News

Survival Mode for ORICA-GreenEDGE in the Pyrenees

Sat 7 Sep 2013

Daniele Ratto (Cannondale) emerged from a five rider breakaway to win the opening Pyrenean stage of the Vuelta a España. Ratto slipped away with Philippe Gilbert (BMC), Steve Chainel (Ag2r La Mondiale) and Belkin teammates Luis Leon Sanchez and Graeme Brown. Within the opening hour of racing, the quartet had built up their advantage to 8’20 as they approached the HC-ranked Port de Envalira.

Katusha set a ferocious tempo at the head of the bunch on the slopes of the Envalira, shedding more than three-quarters of the field by the time they had reached the summit. A group of nine riders attacked out of the reduced peloton in an attempt to bridge across the lead group. Their efforts proved futile.

Sanchez crashed on the descent between the first two categorised climbs and was forced to withdraw from the race. The descent was far more kind to Ratto who was able to distance Gilbert, Chainel and Brown as he twisted and turned his way down the mountain.

Ratto maintained his lead over his former breakmates over the categorised climbs and technical descents that followed. Gilbert, Chainel and Brown eventually called off the chase and rejoined the bunch.

Rain and cold made for a miserable day in the saddle for most of the peloton. Several riders abandoned stage 14 with hypothermia. The leading group fell apart on the final climb as the weather and kilometres climbed began to take their toll.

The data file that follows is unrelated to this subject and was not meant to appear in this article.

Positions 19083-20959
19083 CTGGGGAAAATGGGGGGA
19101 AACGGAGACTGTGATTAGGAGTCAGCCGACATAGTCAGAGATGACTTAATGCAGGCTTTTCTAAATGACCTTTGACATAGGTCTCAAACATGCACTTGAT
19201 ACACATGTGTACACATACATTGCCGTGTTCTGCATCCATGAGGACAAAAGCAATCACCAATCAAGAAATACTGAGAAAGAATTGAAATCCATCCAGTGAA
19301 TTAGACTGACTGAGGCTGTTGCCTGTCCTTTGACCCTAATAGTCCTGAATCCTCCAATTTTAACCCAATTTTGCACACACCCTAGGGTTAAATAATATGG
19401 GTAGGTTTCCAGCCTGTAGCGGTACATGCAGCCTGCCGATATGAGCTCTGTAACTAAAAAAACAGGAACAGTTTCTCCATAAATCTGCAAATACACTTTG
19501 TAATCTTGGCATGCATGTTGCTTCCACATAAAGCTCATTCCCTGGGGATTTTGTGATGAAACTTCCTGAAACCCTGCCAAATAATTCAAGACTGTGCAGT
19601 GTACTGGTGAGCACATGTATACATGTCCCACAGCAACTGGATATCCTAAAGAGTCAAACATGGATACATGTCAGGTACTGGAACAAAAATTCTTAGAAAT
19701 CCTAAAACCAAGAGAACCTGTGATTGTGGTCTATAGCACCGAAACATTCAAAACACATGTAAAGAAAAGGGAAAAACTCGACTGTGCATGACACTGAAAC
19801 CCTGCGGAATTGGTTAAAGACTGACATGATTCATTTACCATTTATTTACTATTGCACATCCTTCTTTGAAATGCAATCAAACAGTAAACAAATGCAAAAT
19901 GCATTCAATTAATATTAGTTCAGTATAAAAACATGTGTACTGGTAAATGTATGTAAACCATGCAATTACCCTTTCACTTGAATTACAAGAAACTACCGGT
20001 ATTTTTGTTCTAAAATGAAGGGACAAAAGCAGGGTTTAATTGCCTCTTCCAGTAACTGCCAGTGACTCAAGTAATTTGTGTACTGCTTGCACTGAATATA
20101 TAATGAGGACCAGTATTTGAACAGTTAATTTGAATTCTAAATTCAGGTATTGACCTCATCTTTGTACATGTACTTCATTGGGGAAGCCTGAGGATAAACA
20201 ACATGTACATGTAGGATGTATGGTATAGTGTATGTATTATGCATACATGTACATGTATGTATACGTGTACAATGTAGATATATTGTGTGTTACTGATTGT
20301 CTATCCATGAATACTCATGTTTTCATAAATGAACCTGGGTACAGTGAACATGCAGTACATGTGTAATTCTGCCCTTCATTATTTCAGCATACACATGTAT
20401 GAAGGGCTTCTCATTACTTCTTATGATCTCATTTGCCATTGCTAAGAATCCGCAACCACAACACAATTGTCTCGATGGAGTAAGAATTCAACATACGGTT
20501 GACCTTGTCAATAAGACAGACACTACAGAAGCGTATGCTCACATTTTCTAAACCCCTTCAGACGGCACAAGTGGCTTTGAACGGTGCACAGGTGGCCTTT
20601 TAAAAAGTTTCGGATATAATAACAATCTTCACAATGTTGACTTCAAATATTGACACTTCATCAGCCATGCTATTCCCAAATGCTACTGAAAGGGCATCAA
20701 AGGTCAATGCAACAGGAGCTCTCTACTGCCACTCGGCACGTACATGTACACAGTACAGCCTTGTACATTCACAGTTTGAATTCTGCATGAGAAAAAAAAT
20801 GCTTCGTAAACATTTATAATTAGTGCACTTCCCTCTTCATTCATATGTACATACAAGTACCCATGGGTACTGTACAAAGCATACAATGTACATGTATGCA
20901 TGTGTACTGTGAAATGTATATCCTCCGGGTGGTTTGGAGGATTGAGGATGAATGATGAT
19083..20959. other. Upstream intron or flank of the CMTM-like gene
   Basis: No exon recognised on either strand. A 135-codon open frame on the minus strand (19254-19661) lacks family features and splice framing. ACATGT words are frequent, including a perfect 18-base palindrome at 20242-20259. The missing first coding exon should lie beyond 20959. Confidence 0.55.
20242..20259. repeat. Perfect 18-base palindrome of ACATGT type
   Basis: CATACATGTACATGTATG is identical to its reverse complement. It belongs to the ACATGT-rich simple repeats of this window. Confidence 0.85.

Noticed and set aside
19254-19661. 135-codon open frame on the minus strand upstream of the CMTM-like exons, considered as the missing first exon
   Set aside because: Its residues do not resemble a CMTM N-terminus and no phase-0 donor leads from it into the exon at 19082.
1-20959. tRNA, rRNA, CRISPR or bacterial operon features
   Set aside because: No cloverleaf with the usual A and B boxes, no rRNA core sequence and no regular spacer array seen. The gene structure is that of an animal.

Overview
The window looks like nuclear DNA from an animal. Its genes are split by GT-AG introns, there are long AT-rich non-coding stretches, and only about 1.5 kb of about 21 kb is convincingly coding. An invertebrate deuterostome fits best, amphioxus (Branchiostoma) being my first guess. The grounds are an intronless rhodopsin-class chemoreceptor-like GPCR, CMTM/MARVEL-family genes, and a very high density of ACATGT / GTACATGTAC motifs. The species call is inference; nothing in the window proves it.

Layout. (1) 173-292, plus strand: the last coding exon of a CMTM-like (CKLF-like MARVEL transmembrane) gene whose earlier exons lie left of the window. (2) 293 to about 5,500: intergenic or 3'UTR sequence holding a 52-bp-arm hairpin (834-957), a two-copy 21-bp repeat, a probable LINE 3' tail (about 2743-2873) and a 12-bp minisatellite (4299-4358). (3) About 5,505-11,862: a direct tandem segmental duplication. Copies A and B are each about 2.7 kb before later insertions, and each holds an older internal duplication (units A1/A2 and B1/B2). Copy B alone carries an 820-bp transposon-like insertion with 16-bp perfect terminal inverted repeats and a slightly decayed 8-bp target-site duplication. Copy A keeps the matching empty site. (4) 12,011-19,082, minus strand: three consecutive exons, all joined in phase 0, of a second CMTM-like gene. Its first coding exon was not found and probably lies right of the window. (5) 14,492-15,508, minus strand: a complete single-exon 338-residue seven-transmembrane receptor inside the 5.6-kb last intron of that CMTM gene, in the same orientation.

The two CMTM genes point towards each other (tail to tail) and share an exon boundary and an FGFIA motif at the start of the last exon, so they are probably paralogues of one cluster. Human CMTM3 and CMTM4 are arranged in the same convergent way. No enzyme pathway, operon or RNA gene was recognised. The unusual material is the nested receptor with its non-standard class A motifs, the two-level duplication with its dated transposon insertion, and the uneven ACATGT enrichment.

Ratto soloed to victory nearly four minutes ahead Vincenzo Nibali (Astana) and Chris Horner (RadioShack-Leopard-Trek). Simon Clarke was the team’s top finisher on the stage, crossing the summit finish line in 43rd place, 15’16 behind Ratto.

“From a racing perspective, we don’t have much to talk about in terms of our day,” said Sport Director Matt Wilson. “Clarkey was going pretty well. He was in the bunch for most of the stage. For everyone else, it was just a death march.”

“It starting raining in the first hour, and it never stopped,” Wilson added.  “Temperatures fell to below 10°C. It was super cold. The guys were dropping back for jackets and food, but they were so cold they could barely reach into their pockets to eat.”

Wilson imagines the next two stages will serve up similar obstacles for his team. The climbs, summit finishes and potential for bad weather continues through Monday.

“We’re expecting more of the same tomorrow,” Wilson said. “On paper, it’s a harder day. There’s more climbing and it’s much longer. Hopefully the weather won’t be as bad, but it’s going to be another very hard day tomorrow rain or shine.”

“There were never any expectations on the team for these mountain stages,” he continued. “This is where the pure climbers and general contenders will take their chances. The third week has two or three opportunities for us, and we’re saving our efforts for the days where we have a chance to chase a result.”

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